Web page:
You might not think it at first glance, but Muscle Shoals Metaphysical took some six years to finish. The new album from Alabama duo firekid has a spirited tone to it, like it was all caught on tape in one feverish afternoon in the studio. Even with lush, detailed, and pastel production from Jay Joyce – where every layer of guitar, vocal harmonies, keys, and drum machines gets its own space in the mix – there’s still a welcoming spontaneous air to the album, like everything clicked on the first take.
Maybe it was the time the duo had to ruminate and wander their 3.5 acre of forest that brought some precision and duality to their songwriting approach, or maybe it was more of a focus on it being a team effort this time around. On their 2015 self-titled album the aim was anthemic, even a little cheesy in its desire to get crowds singing, but here firekid no longer just feels like a solo project for Dillon Hodges (as it began). Bringing in his creative collaborator and wife Heidi Feek makes the stakes feel lower; the atmosphere seems lighter and the resulting album is breezy, bright, and almost playfully brief.
Hodges’ original intention for firekid as an outlet to try to take original influences and meld them with other genres still applies here. His bluegrass roots matched with Feek’s folk background work seamlessly, even when they start infusing elements of electronica, pop, and hip hop.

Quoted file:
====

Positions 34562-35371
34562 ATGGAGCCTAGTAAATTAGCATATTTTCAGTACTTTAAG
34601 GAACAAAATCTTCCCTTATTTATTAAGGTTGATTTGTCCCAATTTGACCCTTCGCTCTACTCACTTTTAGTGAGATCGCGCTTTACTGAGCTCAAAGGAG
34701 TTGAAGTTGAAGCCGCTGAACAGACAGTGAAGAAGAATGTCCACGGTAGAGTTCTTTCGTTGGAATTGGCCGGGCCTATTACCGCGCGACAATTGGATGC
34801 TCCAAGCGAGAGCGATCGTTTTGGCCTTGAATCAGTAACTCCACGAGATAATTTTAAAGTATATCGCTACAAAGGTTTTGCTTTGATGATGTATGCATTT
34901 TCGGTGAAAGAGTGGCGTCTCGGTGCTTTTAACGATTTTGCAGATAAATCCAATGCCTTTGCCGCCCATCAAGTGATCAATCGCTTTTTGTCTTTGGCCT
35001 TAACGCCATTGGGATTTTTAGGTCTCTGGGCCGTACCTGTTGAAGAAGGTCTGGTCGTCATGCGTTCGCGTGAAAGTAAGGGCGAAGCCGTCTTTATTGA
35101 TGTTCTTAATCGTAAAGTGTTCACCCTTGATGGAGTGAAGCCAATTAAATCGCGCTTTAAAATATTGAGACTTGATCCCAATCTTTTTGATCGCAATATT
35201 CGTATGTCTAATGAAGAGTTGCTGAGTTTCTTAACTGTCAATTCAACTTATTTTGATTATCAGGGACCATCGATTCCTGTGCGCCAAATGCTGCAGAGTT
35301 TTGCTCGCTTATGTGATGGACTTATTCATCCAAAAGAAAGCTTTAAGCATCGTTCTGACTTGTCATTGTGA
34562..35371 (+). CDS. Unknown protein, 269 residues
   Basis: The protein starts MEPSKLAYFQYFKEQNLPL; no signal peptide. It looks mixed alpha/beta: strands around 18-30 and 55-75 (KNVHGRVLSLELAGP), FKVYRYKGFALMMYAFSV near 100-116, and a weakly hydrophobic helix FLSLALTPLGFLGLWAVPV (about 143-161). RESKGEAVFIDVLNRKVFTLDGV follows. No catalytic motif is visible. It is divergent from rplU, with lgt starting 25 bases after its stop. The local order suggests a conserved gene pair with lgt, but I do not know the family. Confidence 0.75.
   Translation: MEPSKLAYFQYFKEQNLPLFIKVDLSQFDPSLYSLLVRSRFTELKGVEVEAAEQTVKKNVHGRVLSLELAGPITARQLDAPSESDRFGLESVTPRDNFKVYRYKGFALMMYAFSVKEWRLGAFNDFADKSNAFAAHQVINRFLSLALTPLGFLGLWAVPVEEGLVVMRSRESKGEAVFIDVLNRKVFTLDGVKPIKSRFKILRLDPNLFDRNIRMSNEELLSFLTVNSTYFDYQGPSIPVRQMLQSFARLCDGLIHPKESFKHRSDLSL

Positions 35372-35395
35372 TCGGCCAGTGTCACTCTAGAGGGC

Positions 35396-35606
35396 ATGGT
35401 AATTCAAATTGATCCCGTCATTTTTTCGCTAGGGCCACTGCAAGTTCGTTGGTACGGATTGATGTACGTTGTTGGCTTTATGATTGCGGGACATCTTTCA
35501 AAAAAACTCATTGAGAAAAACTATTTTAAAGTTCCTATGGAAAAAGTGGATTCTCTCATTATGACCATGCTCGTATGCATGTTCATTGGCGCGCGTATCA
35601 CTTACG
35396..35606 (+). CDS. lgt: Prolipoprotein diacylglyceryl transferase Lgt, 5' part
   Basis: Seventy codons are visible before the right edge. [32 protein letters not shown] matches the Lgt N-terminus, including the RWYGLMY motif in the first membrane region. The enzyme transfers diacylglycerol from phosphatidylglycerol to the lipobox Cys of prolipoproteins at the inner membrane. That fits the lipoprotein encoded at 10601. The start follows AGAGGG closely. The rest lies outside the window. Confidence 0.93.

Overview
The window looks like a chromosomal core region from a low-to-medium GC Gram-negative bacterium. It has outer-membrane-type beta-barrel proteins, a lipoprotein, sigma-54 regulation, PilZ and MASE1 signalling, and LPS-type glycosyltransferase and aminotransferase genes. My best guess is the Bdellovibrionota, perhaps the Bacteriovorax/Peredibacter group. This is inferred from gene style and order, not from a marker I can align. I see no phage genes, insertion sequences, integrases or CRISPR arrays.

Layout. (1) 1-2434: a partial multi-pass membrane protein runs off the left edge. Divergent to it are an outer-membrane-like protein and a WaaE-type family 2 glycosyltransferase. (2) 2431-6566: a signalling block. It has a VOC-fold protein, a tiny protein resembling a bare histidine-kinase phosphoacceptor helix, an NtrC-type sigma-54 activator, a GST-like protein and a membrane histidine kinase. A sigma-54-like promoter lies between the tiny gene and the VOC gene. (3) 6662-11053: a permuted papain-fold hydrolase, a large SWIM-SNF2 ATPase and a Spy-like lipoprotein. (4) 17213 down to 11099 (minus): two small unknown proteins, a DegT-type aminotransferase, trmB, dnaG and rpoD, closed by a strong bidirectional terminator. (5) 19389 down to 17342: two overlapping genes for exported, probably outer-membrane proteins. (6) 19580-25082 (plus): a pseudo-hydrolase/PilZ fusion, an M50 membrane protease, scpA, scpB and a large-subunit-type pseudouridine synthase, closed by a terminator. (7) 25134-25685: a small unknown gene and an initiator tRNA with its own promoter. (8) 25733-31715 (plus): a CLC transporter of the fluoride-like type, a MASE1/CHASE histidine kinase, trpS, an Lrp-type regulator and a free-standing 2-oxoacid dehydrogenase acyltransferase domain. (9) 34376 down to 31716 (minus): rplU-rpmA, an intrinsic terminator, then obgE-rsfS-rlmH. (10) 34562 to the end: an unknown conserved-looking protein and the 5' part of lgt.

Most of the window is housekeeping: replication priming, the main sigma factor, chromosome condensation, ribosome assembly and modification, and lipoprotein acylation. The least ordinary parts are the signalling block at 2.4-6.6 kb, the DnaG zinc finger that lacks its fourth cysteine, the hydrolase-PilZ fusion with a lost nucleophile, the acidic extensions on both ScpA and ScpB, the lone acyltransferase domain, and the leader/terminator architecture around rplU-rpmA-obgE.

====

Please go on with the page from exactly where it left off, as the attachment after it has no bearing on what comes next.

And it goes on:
You can hear the original stripped-down arrangements here, but the charms of the tracks on Muscle Shoals Metaphysical come when everything swirls together into a fusion of delightful colours. “Blowing Off Steam” stirs bluesy country styles into the mix; opening track “Backwoods” is electro-folk with a vibrant ring; and “Good and Greasy” swerves the Uncle Dave Macon track into trip-hop territory while still retaining the orginal’s buoyant charm and tongue in cheek.
There’s always enough going on to capture your attention in some way, but rarely does the duo’s canvas seem overstuffed. The swirling synth arpeggios on “Put It In The Ring” add a glisten to the chorus, the sweetness of the shimmering mandolin notes on “I Loved You So Long” give it a riding off into the sunset feel, and the jaw harp on “Backwoods” adds a twang over the busy guitar work. Hodges’ technical prowess never falls away from view either. Most tracks here showcase his nimble fingers, all while he keeps his playing loosely tethered to his original bluegrass style.
While Feek takes the lead on “Put It In The Ring”, her tenderness on final track “Blue Roses” seems almost startling for the lightness in the tone of her voice. She definitely deserves more of the spotlight in the future, but at the very least the few moments she gets to shine here help her stand out all the more. The duo might not ever stumble upon any great depth or home truths in their lyrics, but the music feels like it does the heavy lifting. The effervescent layers of acoustic and electronic instrumentation are the aspects that shine on the album and are probably the reason you’ll hit play again. It might have taken six years for them to bring them all together, but you can hardly tell that from how un-fussed-over the eight tracks are.